Why Brainiac Should Be the Villain in the Next Superman Movie

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Superman has a long and rich history of cinema dating back to the 1940s. From Christopher Reeve to Henry Cavill, The Man of Tomorrow has defended truth, justice and hope on the big screen for the better part of a century.

However, unlike other comic book legends, Batman and Spider-Man, Superman’s rogue gallery has largely remained unexplored — Lex Luthor and General Zod are his only antagonists who were really in the spotlight, while Doomsday and Darkseid played only minor roles. in “Batman v Superman” and “Justice League” by Zack Snyder, respectively. There are many long-standing Superman villains who have never appeared in a movie before, but would be ideal opponents for the next living incarnation of the Man of Steel, whatever it may be. And there is no better candidate for this role than Vril Dox, aka the cybernetic space invader Brainiac.

Persistent antagonist

There are several main reasons why Brainiac should be the next supervillain adapted for the film, unlike, say, Bizarro, Mongul, Metallo, Parasite or Mr. Mksizptlka. First of all, he is perhaps the most iconic Superman villain who has not yet appeared in an action movie. Originally created in 1958 by writer Otto Binder and artist Al Plastino, Brainiac was one of Superman’s most sworn enemies both in and out of comics. After all, while he may not have made his big-screen debut yet, Brainiac is no stranger to adaptation.

Back in 1978, Brainiac threatened the world of television, becoming famous for appearing as a member of Lex Luthor’s Legion of Doom in the Super Friends cartoons. Prolific voice actor Cory Burton portrayed the character in the 1996 animated series Superman, which reimagined him as a rogue Kryptonian AI. This new origin was revisited in the series “Smallville”, in which Brainiac was played by James Marsters, known for the series “Buffy the Vampire Slayer”. Most recently, he appeared as the main antagonist of the Syfy series “Krypton”, played by Blake Ritson.

Brainiac was also the final boss of the 2017 fighting game Injustice 2, in which he was voiced by the famous character actor Jeffrey Combs. And finally, he is also ready to become the main antagonist of the upcoming video game “Suicide Squad: Kill the Justice League”. Looking at all the numerous adaptations in which Brainiac has appeared over the years, it’s safe to say that he has enough fame to consider him the main villain. In fact, the very name “Brainiac” has entered popular culture as a synonym for genius, which is used even by people who do not know the origin of this term from comics.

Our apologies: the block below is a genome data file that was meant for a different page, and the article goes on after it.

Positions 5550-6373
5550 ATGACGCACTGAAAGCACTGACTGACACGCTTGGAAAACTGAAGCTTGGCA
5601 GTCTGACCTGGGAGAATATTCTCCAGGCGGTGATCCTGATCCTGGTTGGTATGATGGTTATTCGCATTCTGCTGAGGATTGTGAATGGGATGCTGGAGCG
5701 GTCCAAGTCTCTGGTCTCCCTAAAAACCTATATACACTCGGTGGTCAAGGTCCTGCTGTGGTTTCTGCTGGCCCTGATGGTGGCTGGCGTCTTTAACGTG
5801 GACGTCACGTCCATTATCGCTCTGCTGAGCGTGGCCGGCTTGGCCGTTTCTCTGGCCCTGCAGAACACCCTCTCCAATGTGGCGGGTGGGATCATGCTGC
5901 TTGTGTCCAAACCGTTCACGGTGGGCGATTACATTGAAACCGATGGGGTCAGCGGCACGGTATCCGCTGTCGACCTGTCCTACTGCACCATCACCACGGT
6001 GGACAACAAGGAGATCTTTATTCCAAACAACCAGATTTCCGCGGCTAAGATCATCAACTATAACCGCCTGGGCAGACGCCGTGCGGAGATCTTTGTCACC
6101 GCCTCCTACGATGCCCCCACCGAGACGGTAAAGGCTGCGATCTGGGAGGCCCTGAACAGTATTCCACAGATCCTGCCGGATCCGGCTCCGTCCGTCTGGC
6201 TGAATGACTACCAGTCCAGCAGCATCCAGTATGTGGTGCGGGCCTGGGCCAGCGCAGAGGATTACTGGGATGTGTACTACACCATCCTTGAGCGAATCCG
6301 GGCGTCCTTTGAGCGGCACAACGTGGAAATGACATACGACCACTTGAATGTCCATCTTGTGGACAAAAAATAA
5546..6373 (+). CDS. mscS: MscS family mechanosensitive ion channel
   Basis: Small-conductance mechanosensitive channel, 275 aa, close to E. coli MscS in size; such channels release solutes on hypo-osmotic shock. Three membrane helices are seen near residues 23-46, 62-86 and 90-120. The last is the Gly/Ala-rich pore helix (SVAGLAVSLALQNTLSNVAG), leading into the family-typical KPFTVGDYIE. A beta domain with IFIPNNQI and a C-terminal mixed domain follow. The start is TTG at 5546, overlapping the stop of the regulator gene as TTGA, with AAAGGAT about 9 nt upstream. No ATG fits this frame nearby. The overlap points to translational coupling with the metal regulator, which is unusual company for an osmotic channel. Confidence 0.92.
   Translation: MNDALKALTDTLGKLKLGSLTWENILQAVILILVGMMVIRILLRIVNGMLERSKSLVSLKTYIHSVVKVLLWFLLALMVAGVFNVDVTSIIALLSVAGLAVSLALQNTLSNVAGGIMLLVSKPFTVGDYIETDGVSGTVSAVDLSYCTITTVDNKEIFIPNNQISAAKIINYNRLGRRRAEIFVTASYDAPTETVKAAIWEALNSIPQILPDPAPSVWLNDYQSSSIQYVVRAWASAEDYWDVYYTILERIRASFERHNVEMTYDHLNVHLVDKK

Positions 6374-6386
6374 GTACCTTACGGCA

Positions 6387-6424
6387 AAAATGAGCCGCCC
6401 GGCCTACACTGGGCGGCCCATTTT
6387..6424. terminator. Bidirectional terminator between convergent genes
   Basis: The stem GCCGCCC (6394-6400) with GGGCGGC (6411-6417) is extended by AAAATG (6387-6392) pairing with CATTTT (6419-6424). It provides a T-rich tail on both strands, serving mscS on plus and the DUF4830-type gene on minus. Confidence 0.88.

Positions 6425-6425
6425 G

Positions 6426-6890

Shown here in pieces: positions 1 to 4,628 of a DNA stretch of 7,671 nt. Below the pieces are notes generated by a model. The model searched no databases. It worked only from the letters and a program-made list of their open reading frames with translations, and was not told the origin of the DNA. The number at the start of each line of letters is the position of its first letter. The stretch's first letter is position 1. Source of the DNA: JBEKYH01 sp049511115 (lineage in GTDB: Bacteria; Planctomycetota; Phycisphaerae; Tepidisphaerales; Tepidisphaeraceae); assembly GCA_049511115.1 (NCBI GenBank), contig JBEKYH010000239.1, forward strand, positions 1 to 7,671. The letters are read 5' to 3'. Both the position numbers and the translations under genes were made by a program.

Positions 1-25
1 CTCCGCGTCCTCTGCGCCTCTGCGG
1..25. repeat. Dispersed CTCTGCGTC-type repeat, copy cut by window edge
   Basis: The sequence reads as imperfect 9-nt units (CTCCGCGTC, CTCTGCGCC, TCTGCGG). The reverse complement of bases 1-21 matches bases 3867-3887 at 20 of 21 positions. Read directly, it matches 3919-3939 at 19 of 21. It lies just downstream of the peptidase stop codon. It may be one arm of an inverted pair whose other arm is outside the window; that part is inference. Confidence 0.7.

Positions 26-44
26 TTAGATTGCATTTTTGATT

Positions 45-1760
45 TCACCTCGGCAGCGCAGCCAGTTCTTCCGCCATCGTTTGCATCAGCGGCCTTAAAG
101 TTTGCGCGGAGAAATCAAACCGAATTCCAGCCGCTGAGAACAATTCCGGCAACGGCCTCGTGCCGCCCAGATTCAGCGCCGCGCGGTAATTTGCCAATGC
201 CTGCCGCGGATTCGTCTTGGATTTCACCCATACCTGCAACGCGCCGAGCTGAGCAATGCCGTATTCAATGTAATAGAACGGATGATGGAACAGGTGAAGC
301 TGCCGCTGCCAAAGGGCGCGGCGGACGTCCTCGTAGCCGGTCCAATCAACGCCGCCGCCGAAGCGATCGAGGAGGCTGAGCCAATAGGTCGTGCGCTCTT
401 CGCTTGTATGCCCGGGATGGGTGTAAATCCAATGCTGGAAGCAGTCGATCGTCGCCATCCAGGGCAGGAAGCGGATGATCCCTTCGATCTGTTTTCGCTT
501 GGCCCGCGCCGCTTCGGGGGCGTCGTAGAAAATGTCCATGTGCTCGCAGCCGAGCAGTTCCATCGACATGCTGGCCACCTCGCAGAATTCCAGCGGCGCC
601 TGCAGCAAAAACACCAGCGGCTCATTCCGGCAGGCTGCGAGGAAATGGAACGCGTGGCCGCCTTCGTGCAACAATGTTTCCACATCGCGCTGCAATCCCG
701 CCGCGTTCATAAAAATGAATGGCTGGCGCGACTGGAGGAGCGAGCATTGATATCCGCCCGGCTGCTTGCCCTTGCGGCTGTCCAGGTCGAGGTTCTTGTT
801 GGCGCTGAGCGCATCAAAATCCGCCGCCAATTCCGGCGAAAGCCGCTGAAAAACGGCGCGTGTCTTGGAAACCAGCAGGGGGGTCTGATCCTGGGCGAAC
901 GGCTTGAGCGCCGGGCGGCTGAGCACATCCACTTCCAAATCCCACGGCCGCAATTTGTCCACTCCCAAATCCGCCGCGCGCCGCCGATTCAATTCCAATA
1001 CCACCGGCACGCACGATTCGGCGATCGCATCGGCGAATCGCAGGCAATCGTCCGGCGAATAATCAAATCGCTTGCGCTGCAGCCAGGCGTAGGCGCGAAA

A supervillain from Beyond the Stars

In the gallery of scammers of any superhero, the most tenacious villains are those who serve as an effective foil for the hero. Lex Luthor challenges Superman’s humble, honest selflessness with narcissistic manipulation and greed. General Zod’s status as a militant nationalist contrasts with Clark’s immigrant history. Darkseid, the embodiment of tyranny and fear, serves as the ideological opposite of Superman, a symbol of hope and defender of the common man. And Brainiac, of course, is no exception to this rule. If Superman is a perfect alien hero, a survivor of a dead world who uses his power to protect his adopted homeworld, then Brainiac represents the perfect alien villain.

This is a character plucked straight from a classic sci-fi short story or a mannered category B movie. Originally from the planet Kolu, Brainiac is a cruel, calculating cyborg who travels the universe in search of knowledge. Using a skull-shaped spaceship and other advanced technologies, he invades every inhabited world he encounters, squeezing one city from each planet and storing it aboard his ship for further study. Like Superman, Brainiac is a strange visitor from another planet, gifted with incredible abilities beyond anything ordinary people are capable of. But while Superman has dedicated his powers to helping and protecting all living things, Brainiac uses his intelligence and technology to achieve his own intricate goals. He sees other people not as individuals who need to be protected, but as smaller creatures that need to be explored and collected or destroyed if he sees fit.

Brainiac would be the perfect villain for a film about Clark Kent’s struggle to feel at home on Earth. In many Superman stories, Clark feels literally alienated from humanity because of his abilities, fearing that he will never truly fit into it. Brainiac could serve as an effective narrative backdrop in such a film, embodying everything Superman doesn’t want to be. , but fears that he may become. In addition, by proving what kind of threat aliens can pose, Brainiac can confirm Luthor’s claims that the presence of Superman poses a danger to humanity—at least in the eyes of the public.

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